Health

Limited access to pesticides reduced suicides in Tamil Nadu villages: WHO report

In rural India, poisoning accounts for four in 10 suicides due to swallowing of pesticides

 
By Jitendra
Last Updated: Monday 14 September 2015 | 06:59:32 AM

The central storage facility for keeping pesticides has brought down the number of suicides
WHO/S Manikandan

A World Health Organization (WHO) case study carried out in two Tamil Nadu villages shows the link between limited access to pesticides and the reduction in the number of suicides.

A WHO report based on the study says that the suicide rate in these two villages reduced after pesticides were kept in storerooms instead of individual houses.

Pesticides are easily available in rural households where farmers use these poisonous chemicals to kill weeds and control pests.

A notable case

The study was conducted in Kandamangalam and Kurungud, about five hours from Tamil Nadu's capital Chennai. In this area, the villagers’ main source of income comes from cultivating flowers such as jasmine and firecracker. Farmers spray pesticides on the flowers every fortnight to ensure a bumper produce.

WHO started the study in 2010, and after a year, both the suicide rate as well as the attempt to suicide rate declined from 33 to 5 per 100,000 due to the limited availability of pesticides.

To prevent suicides, a central storage facility was constructed in these two villages where farmers were told to keep their pesticides. Now, every family has its own wooden locker for storage. Farmers have access to storage boxes between 7am and 7pm daily. Two locals guard the building and maintain a register to keep a record of the boxes used.

Realising that the plan succeeded, villagers welcomed the intervention. The study reports a participant as saying: “Two months back, I consumed alcohol, went home and fought with my wife. I became upset and wanted to consume pesticide. I was searching for it, but after sometime, my wife reminded me that I won’t find it at home, as it is kept in the central storage facility. I am alive today because of this facility.”

Preventing suicides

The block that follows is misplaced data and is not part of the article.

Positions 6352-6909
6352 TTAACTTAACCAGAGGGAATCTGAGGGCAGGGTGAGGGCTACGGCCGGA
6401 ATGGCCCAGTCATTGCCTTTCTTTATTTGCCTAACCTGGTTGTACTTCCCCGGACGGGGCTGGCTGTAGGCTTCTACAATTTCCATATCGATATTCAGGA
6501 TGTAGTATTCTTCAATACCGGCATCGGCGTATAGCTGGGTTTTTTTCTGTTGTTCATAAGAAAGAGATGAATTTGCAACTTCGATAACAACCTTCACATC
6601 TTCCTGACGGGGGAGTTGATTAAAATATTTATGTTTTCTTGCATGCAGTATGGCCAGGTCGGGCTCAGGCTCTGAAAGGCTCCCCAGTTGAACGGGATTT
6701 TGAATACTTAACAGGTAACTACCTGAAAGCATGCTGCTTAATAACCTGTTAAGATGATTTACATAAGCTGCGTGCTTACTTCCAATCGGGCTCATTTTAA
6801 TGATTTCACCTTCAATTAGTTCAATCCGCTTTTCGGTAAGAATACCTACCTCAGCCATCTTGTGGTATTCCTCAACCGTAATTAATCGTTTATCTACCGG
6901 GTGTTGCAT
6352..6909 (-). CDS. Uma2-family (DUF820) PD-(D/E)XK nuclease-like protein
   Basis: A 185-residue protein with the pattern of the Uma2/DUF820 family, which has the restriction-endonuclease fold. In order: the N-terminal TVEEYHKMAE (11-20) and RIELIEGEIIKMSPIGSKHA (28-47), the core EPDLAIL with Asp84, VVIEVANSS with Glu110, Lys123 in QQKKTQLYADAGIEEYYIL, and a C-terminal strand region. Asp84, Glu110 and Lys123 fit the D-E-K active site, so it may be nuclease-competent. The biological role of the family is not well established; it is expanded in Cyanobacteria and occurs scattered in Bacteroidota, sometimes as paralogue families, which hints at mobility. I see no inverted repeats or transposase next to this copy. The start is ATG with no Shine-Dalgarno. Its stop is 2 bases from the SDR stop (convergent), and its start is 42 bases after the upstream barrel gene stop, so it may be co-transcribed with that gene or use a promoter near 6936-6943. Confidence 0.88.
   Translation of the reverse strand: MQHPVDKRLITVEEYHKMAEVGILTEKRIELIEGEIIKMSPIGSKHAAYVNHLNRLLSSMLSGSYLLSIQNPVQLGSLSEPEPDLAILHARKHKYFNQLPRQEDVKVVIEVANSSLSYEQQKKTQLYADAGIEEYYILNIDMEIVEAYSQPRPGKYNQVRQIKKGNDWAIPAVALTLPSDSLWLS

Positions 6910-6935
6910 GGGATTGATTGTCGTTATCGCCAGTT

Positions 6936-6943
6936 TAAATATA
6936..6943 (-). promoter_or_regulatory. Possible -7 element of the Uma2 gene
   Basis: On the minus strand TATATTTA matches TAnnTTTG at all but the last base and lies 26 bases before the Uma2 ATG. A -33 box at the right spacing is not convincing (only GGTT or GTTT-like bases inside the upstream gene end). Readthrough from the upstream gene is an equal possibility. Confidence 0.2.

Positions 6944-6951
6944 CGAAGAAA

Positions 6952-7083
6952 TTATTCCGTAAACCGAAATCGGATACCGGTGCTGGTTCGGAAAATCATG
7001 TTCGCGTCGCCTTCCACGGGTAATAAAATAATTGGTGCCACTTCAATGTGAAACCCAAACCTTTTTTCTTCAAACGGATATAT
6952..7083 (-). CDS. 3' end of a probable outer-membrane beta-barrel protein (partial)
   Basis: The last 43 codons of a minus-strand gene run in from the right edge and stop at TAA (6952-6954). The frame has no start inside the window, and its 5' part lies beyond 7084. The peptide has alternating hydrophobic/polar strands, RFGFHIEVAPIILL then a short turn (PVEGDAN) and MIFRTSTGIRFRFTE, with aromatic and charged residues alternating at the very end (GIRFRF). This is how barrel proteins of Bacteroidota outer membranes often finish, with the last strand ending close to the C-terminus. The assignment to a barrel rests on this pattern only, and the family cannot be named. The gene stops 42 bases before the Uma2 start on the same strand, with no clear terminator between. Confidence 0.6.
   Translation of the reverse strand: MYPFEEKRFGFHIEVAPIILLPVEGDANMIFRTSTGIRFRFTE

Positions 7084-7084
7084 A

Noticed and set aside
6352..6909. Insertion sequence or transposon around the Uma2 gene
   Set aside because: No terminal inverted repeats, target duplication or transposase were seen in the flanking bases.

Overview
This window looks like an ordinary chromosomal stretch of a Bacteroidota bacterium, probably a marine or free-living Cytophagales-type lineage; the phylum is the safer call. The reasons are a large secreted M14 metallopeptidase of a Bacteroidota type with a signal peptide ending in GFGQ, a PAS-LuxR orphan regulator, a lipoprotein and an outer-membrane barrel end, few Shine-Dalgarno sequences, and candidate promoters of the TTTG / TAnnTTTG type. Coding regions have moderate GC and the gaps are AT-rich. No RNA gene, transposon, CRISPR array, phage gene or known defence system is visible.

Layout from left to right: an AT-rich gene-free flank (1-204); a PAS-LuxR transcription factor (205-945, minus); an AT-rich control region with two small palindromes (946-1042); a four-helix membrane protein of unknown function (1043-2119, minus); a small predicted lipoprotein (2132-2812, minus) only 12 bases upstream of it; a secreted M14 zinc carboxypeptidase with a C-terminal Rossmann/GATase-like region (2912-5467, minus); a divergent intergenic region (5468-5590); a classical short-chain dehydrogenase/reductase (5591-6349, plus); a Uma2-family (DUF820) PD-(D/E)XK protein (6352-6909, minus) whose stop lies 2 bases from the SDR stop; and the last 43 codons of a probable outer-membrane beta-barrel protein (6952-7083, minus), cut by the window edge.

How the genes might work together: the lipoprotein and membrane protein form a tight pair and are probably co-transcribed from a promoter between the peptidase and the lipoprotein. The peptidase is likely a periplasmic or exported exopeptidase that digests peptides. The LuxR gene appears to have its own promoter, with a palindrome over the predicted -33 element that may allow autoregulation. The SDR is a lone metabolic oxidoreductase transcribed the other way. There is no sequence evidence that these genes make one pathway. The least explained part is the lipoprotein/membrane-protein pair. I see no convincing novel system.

The WHO report states that suicide is preventable and urges communities to adopt comprehensive and multi-sectoral prevention strategies, including restricting the access to suicide means.

According to the health agency, India has one of the highest rates of suicide in the world. In rural regions, poisoning accounts for four in 10 suicides due to swallowing of pesticides. The suicide rate is high in villages as the country has a large agriculture sector and 60 per cent of its population depends on farming for earning livelihood.

“This leads to many Indian farmers keeping their pesticide supply within easy access, for example by storing it in the family home. Pesticide ingestion is one of the most common methods of suicide globally,” the study says.

Among Indian states, Tamil Nadu reports one of the highest rates of suicide. In 2012, the rate of deaths resulting from suicide in the state stood at 24.9 per 100,000, higher than that year’s estimated global average of 11.4 per 100,000.

WHO states that 75 per cent of all global suicides occur in low- and middle-income countries. Out of this, the contribution of South-East Asia  alone is 40 per cent.

Global scenario

An estimated 804,000 suicides were reported worldwide in 2012. Globally, suicide accounts for 50 per cent of all violent deaths in men and 71 per cent in women. Suicide was the second leading cause of death among the age group of 15–29.

Suicide rates are highest in people aged 70 or above for both men and women in almost all regions of the world. However, in some countries, suicide rates are highest among the youth.

Ingestion of pesticides, hanging and use of firearms are among the most common methods of suicide worldwide, but many other methods are also used, often varying according to local conditions.

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